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She hid the money and gave it to her daughter-in-law. She loved her son more but she knew her daughter-in-law deserved it more!
Trigger warning: This post contains mentions incidents of domestic abuse which may be triggering to survivors.
As she was kneading the dough
Her mother in law pulled her hair
Don’t make the dough too tight,
If it wasn’t for the dowry
She muttered under her breath
The sisters-in-law tittered
And dough became black
Ma where did you get this kali kaluti from
Said the sisters-in-law.
She made the dough into small balls,
And continued making rotis
As she tasted the salted water on her lips
She had won a scholarship in class six
She knew all her tables so well
But she got married when she was in the eighth class
She was kali, not Uma
Kali shorn of all power but with her colour
She hid four rotis in the saltbox
She was always hungry
Maa had told her never come back
Stay in your sasural
The thoughts were jumbled in her mind
As she clenched her muscles
He looked at her
Kali he said
It was over
Kali he said and spat.
In the hospital room
Old and cancer-ridden
Her son held her gnarled hand
And she saw he had tattooed her name on his arm
And she felt the salt on her lips again.
She was sixteen,
Round and fat,
With laughter that would boom
In the whole house.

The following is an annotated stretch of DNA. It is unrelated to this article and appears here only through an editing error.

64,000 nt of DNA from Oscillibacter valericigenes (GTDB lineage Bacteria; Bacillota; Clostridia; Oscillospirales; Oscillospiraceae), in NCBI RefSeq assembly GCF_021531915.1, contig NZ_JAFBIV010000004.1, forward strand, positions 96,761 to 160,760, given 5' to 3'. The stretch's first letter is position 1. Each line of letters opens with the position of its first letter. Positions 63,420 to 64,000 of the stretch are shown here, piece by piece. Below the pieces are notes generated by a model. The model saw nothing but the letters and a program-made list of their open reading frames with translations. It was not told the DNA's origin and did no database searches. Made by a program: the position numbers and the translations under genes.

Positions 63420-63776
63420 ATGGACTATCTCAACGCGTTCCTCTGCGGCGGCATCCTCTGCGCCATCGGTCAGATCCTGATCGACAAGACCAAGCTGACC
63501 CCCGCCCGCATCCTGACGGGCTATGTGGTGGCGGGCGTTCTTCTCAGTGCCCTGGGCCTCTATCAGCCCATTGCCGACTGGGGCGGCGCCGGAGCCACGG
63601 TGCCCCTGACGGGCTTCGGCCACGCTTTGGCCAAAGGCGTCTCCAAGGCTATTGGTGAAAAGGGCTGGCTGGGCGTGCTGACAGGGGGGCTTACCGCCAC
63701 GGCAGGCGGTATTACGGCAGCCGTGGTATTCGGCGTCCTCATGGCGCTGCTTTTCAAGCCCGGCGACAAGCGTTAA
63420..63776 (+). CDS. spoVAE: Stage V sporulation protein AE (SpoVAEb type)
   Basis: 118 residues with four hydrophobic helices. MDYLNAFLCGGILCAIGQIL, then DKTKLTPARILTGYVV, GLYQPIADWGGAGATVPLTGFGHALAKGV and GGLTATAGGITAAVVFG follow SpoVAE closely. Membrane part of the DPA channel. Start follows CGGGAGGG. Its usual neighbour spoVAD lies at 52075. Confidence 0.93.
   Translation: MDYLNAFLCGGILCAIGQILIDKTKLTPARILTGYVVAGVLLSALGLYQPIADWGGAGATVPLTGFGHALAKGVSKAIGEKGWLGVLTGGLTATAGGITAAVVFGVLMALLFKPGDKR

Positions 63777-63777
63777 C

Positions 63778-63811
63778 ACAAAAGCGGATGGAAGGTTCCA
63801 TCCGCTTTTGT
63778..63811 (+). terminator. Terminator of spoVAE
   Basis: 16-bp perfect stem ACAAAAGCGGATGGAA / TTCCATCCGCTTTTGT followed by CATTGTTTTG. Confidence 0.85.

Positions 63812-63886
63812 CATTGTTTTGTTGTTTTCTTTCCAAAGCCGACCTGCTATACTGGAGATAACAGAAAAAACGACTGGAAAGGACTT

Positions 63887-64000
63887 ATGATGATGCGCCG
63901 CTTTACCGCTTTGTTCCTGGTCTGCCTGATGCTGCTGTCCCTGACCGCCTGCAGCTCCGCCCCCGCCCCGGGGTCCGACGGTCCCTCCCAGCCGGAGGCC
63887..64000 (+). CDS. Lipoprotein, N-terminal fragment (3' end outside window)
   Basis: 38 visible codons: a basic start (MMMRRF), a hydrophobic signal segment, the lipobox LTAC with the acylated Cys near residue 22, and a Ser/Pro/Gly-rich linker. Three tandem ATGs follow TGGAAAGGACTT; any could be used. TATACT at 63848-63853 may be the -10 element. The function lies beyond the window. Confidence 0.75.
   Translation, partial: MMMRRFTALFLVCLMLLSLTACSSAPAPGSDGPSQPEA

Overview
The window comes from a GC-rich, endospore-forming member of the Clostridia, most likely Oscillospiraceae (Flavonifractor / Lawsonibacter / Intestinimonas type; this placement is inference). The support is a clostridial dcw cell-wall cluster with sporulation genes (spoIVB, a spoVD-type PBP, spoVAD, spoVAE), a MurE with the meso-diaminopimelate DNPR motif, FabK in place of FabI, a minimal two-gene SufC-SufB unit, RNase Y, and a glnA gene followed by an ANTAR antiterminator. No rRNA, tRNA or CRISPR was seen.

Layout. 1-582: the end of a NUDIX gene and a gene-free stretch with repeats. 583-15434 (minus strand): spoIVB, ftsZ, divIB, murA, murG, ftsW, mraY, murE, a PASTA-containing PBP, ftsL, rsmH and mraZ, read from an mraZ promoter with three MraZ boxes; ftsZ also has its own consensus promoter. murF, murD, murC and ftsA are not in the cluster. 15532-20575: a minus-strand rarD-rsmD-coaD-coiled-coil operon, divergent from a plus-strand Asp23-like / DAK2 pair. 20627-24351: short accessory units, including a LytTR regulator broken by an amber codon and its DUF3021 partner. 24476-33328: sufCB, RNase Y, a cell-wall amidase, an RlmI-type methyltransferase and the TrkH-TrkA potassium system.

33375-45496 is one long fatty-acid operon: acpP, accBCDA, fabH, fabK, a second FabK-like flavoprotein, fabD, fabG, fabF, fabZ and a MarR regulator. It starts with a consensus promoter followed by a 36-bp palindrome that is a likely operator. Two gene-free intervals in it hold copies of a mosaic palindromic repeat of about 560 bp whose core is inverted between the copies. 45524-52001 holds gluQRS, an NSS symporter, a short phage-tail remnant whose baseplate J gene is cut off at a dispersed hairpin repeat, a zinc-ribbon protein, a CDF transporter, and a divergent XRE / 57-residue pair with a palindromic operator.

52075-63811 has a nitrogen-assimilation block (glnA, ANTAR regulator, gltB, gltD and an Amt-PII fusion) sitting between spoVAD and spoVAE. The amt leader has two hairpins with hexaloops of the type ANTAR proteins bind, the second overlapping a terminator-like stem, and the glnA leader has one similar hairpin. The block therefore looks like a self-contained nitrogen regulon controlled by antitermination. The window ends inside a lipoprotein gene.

And then came the partition
She was married to a
To protect her, her mother said
Protect her or to revile her no one knew,
Six kids later
When she was forty
She was still round and fat
With gusty laughter,
She always looked for validation,
Lying on her death bed she giggled,
The shopkeeper next door said
My eyes are very nasheeli.
Are they she asked
You are beautiful I told her,
Did your husband never tell you that?
I don’t remember,
I just remember he was old
And used to hit me every day
He thought I was making eyes
at the next-door neighbour.
Were you I asked,
Yes that was the only rainbow
In my life
She died an hour later.
Lali Malik loved her son
Her only child
No one was like him
If he drank too much
It was fine
If he misbehaved with his wife
It was fine
And then partition happened
Lali Malik got 7000 rupees
From the government
For the haveli she left behind,
She hid the money ,
And gave it to her daughter-in-law
She loved her son more,
But she knew her
Daughter in law was needier
And much more deserving.
Picture credits: Still from TVF’s web series Yeh Meri Family
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Paromita advises all women to become financially independent, keep levelling up and have realistic expectations from life and relationships.
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I watched a Tamil movie Kadaisi Vivasayi (The Last Farmer), recommended by my dad, on SonlyLiv, and many times over again since my first watch. If not for him, I’d have had no idea what I would have missed. What a piece of relevant and much needed art this movie is!
It is about an old farmer in a village (the only indigenous farmer left), who walks the path of trouble, quite unexpectedly, and tries to come out of it. I have tried my best to refrain from leaving spoilers, for I want the readers to certainly catch up on this masterpiece of director Manikandan (of Kakka Muttai fame).
The movie revolves around the farmer who goes about doing his everyday chores, sweeping his mud-house first thing in the morning, grazing the cows, etc and living a simple but contented life. He is happy doing his thing, until he invites trouble for himself out of the blue, primarily because he is illiterate and ignorant.